Waverley’s team worked on the migration of a steam generator module. In the meantime, our front-end Angular specialist ensured a seamless user interface on the new platform. Our team was doing “reverse engineering,” deconstructing software and architectural structures to extract design information.
The Waverley team also provided organizational (used Scrum Agile) and CI/CD practices and tools to make the development process more efficient. In this particular case, the team used Azure DevOps.
Our back-end team found the most suitable algorithm to work with the old version of the customer’s system. The next step was to decompose the process as much as possible.
The legacy system migration process included the following:
This was achieved with the help of integration tests to compare calculations in the old and new versions. Performing integration tests helped our team save time and avoid syntax and logic errors. This task included many steps: taking data from the database, checking it manually, and then proceeding with the calculations. The technology our team used was Microsoft Visual Studio Unit Testing Framework.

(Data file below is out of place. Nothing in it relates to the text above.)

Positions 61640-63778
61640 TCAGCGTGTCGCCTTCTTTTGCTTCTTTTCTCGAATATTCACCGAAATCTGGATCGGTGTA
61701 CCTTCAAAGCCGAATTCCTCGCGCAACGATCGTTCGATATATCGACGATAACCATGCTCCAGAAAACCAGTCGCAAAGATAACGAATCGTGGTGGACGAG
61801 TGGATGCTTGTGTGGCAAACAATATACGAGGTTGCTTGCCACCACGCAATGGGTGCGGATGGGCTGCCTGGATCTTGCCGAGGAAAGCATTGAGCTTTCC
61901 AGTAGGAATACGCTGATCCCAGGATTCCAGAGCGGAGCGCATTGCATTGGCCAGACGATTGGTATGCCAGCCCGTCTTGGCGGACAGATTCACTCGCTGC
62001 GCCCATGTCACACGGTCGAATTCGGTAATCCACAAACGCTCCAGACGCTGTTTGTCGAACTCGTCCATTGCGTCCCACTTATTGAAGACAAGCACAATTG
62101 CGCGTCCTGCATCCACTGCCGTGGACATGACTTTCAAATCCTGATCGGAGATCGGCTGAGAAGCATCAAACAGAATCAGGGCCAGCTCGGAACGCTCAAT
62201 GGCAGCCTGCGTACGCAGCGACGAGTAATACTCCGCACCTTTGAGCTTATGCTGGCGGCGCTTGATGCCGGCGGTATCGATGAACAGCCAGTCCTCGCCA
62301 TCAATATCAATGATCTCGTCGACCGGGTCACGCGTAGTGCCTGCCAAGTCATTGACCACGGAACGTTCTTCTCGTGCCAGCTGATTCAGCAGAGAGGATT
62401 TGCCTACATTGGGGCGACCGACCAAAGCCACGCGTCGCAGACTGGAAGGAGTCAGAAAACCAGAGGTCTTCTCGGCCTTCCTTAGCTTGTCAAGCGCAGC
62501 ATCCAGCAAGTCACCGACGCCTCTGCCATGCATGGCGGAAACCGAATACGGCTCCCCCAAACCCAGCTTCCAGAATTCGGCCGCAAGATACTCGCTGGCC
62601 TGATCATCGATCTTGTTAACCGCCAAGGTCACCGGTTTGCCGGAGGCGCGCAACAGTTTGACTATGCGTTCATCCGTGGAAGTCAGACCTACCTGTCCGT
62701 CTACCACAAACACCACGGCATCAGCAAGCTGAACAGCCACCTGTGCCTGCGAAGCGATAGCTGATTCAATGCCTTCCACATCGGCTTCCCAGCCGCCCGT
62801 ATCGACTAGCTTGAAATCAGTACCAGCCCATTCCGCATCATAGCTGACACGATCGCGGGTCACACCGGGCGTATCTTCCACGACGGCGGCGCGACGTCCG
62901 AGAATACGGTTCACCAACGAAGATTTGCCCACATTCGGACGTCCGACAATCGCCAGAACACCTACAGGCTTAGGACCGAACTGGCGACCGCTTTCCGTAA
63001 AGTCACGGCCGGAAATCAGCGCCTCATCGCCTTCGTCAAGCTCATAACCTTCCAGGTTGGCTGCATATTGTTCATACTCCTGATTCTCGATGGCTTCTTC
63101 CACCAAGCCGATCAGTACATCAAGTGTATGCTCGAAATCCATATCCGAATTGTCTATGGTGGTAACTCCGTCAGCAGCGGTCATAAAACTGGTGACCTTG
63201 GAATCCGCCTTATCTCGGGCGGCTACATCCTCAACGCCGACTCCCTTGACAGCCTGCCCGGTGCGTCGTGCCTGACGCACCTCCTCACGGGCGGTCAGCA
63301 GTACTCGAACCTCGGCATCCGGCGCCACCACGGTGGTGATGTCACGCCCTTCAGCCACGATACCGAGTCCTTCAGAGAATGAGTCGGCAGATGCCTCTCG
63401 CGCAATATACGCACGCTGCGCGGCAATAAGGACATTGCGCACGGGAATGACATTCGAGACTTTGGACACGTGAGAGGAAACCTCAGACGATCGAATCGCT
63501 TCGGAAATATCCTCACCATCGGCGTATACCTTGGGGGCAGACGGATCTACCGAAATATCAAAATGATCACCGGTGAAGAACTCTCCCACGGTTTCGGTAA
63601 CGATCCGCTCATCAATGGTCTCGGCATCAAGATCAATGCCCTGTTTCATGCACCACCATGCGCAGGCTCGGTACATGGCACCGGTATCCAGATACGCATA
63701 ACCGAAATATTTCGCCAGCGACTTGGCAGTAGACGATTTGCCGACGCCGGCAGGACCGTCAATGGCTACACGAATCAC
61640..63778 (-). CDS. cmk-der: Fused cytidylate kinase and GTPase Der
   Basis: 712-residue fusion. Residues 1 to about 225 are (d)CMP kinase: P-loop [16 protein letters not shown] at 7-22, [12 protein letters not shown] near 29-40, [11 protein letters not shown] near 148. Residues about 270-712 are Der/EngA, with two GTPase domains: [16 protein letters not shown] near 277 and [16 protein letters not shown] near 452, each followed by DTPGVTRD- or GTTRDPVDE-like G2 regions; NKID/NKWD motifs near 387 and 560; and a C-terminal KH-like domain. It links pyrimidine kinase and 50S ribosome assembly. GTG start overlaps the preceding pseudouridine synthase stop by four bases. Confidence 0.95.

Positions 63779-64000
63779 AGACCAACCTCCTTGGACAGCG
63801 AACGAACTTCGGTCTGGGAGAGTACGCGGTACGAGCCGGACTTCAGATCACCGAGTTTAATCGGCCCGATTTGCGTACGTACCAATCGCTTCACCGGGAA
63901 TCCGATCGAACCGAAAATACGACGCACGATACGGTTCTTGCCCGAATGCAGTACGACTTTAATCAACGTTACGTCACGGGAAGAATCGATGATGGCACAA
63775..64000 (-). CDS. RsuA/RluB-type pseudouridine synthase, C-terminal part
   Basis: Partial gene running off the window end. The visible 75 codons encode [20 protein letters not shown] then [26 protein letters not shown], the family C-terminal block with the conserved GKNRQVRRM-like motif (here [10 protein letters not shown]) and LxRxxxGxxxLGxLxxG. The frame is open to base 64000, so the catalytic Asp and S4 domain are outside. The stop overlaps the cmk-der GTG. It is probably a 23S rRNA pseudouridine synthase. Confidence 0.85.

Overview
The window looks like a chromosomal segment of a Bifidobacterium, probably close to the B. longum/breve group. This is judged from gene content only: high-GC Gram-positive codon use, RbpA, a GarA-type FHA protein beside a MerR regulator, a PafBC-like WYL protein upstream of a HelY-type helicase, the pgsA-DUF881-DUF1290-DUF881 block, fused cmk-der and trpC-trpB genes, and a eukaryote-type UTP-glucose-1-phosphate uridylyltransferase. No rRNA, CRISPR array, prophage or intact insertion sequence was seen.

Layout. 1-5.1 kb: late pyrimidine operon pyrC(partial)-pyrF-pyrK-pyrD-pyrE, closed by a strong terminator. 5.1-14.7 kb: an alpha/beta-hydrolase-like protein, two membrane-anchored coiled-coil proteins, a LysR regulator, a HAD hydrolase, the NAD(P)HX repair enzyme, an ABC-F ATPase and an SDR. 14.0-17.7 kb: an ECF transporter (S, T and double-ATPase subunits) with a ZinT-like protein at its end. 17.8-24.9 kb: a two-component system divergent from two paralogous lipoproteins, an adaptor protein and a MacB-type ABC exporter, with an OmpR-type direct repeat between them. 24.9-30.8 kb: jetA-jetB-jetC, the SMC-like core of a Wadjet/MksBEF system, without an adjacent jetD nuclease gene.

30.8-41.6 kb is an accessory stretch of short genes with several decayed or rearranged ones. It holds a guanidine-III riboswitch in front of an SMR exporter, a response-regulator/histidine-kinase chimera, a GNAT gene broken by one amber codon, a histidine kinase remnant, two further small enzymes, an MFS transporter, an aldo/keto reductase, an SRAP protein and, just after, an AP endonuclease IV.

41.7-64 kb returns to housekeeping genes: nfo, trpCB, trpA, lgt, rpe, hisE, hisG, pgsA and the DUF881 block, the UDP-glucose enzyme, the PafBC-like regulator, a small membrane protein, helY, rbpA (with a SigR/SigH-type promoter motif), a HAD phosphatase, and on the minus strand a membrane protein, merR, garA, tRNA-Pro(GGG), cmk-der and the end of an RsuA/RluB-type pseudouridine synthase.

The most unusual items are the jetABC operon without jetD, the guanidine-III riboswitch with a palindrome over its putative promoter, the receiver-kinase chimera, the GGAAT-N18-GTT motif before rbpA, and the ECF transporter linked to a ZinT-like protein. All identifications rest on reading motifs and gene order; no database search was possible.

The formula we worked on was the basis for calculating indicators of improvement throughout the production process. Our specialists worked on vapor pressure formulas and changes of state calculations (liquid and vapor), calculating over 100 formulas, facilitating new functionality in the client’s global Steam System Audit Tool platform.
Therefore, the back-end team was involved in the discovery phase working with engineering calculations and formulas.
The platform migration process was made possible through the use of specific technologies: Web API, .Net Core, MS SQL Server DB, and Entity Framework. These technologies were used to modernize the project as much as possible. The verification process followed the migration stage.
Waverley’s team used auto-tests for the verification of migration calculations. Engineers decomposed each function for calculations into many small pieces and then compared the results of both applications (old and new). The service-oriented architecture allows us to proceed with this approach and avoid migration errors.
The project’s work required careful planning with zero margin for error. In order to ensure no mistakes were made, Waverley provided an experienced manual QA engineer. Our specialist manually tested the application to identify bugs. His work mostly involved feature testing, using Postman API and Jira.
The Waverley team successfully completed the legacy migration of a steam generator module, providing our client an updated and modernized application. Our engineers also worked on the Spirax’s Metering Module migration and provided resources for a feature addition to the client’s global Steam System Audit Tool platform. Our work included many stages: estimation, discovery phase, migration processes, and testing phase. The client was satisfied with the quality of our services provided.